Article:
When a function is declared, default values must be added from right to left. In other words, a default value for
a particular argument cannot be given unless all default values for the arguments to its right are given. This is quite

logical, since, if there are some arguments missing in the middle then the compiler would not know as to which
arguments have been specified and which should be taken as default.
e.g.
void drawbox( int x1=1, int y1=1, int x2=25, int y2=80, int color = 7);
void drawbox( int x1, int y1, int x2, int y2, int color = 7);

// Valid
//

Valid
void drawbox( int x1=1, int y1=1, int x2=25, int y2=80, int color );

// Not Valid

Default arguments are useful when the arguments almost have the same value. They are also useful to
increase the number of arguments to a function in an already working program. In this case, using default arguments
mean that existing function calls need not be modified, whereas, new function calls pass more number of arguments.
5. The new and delete operators : The C language has defined library functions- malloc() and free() for dynamic
allocation and de-allocation of memory. C++ provides yet another approach to allocate blocks of memory the new
operator. This operator allocates memory for a given size and returns a pointer to its starting point. C++ also provides
delete, to release the memory allocated by new. The pointer returned by the new operator need not be typecasted.
e.g.
char arr[100];
char *arr;

// Compile_time allocation of an array


// Character pointer

arr = new char[size]; //Run time allocation of an array. Size can be a constant or a
variable.
In the above example, new returns a pointer to a block of size bytes. It is synonymous with declaring a
character array. However, declaring an array is an example of static binding the array is built at the compile-time.
This array remains in existence right from the beginning of the program to its end, even if not in use. Whereas , the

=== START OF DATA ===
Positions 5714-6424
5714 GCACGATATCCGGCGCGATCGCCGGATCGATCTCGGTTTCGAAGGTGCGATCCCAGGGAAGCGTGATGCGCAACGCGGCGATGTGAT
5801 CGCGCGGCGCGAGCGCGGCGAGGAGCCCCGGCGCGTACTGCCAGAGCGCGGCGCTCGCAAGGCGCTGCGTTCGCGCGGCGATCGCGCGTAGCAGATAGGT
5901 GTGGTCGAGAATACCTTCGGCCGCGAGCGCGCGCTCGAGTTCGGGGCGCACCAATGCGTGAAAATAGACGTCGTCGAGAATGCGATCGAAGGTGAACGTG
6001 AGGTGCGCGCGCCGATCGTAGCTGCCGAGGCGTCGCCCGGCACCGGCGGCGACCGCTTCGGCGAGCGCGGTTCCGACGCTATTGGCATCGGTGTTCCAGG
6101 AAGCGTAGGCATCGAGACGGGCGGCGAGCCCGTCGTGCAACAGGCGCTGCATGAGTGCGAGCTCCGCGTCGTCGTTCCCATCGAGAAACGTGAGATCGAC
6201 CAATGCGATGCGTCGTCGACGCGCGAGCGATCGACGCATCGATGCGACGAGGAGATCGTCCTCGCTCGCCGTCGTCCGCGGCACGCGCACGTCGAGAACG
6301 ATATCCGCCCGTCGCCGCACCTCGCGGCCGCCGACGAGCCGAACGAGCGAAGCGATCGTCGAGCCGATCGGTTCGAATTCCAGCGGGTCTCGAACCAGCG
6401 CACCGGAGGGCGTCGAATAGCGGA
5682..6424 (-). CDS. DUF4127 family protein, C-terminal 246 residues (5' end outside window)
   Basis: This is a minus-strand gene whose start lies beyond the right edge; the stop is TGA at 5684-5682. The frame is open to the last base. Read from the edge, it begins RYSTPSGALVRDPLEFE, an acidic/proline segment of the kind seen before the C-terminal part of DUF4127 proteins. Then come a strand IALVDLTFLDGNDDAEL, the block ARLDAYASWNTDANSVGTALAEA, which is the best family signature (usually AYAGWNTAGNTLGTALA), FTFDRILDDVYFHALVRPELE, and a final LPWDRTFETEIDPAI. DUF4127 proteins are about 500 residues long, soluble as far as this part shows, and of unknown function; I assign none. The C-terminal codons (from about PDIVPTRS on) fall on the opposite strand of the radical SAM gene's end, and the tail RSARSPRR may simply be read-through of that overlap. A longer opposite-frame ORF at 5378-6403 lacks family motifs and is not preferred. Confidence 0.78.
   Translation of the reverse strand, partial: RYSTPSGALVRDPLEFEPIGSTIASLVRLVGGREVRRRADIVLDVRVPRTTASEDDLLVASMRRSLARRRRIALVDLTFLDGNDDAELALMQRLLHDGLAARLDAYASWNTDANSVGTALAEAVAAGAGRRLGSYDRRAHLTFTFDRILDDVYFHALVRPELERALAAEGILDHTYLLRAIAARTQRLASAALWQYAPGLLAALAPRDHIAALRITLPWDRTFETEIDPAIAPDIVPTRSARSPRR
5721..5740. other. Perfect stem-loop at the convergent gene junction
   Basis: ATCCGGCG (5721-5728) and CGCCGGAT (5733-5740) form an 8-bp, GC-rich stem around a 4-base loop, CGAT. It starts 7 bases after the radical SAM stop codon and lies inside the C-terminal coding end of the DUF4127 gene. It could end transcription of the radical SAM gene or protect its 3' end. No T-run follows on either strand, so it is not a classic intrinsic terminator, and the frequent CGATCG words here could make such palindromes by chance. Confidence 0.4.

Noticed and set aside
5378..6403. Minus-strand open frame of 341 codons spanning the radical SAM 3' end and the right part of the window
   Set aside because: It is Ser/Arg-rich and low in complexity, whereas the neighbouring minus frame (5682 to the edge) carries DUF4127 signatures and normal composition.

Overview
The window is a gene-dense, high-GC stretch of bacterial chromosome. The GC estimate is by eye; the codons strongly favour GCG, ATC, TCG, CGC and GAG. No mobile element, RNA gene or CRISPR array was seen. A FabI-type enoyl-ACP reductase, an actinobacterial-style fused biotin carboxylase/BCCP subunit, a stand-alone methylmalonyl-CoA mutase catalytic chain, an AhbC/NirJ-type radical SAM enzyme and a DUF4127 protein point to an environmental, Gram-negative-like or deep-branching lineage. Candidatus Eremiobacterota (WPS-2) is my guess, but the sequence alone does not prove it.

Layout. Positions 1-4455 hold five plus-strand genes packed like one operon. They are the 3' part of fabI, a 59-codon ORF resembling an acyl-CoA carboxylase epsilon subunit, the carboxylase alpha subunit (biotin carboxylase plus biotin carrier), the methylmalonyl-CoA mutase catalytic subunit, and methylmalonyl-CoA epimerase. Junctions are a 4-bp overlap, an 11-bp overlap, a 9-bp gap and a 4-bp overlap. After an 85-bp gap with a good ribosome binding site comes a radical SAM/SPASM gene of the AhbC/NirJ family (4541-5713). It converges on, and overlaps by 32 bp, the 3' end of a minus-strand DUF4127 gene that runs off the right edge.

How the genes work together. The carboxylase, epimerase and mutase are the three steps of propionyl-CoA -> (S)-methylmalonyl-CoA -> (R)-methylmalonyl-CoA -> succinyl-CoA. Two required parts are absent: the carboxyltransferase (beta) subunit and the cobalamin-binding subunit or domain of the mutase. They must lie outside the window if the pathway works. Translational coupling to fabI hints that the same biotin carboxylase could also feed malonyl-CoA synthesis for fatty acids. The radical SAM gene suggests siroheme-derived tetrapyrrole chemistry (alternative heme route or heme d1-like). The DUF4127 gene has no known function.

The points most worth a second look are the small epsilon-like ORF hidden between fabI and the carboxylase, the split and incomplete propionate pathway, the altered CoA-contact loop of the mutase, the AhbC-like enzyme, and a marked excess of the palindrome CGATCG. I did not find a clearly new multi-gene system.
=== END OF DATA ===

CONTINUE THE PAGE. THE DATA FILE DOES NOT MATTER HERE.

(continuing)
array declared by new operator can be allocated memory only when required and can be released when over with,
using the delete operator. This is an example of dynamic binding.
It is possible that the system may not have enough memory available to satisfy a request by the new operator.
In this case, new returns a null pointer. Thus, the returned value from the new should always be checked before
performing any operations on it, which otherwise may lead to an adverent system crashes.
Once the new operator allocates memory, it can be accessed using the indirection operator (*) or the array subscripts.
e.g.

int *some = new int [10];


// A block of 10 integers
double *d5 = new double[5]; // A block of 5 doubles
char *cp;
cp = new char;
// One character only.
delete some;
// Release memory.
delete d5;

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char *ptr , *str = the shy is blue ;


ptr = new char [strlen(str)+1];
// Character array
if( ptr != 0)
{
strcpy(ptr,str);
:
:
}
else
{
printf( not enough memory );
}

struct date
{
int dd,mm,yy;
};
date *dp = new date;
printf( enter day );
scanf(%d,&dp->dd);

// This allocated a new structure to the pointer variable dp

6. The cin and cout objects : In C++ the keyword cin with the extraction operator >> is used to accept the input
and the keyword cout with the insertion operator << is used to display string literals and values, in place of scanf()
and printf() functions of C. However, here we do not need any type specifiers like %d , %f etc., to denote the variables
type. cin and cout can be used in context with any basic data types.
e.g.
int ivar;
float fvar;
char cvar;
char name[10];
cin >> ivar ;
cin >> fvar >> cvar >> name;
cout<< ivar = << ivar << endl;
cout<< fvar = <<fvar << cvar= << cvar << name;
It is clear in the above example, how we can accept and display variables. We can also concatenate various
variables, using the insertion operator and extraction operator. While displaying, if you write some text in the quotes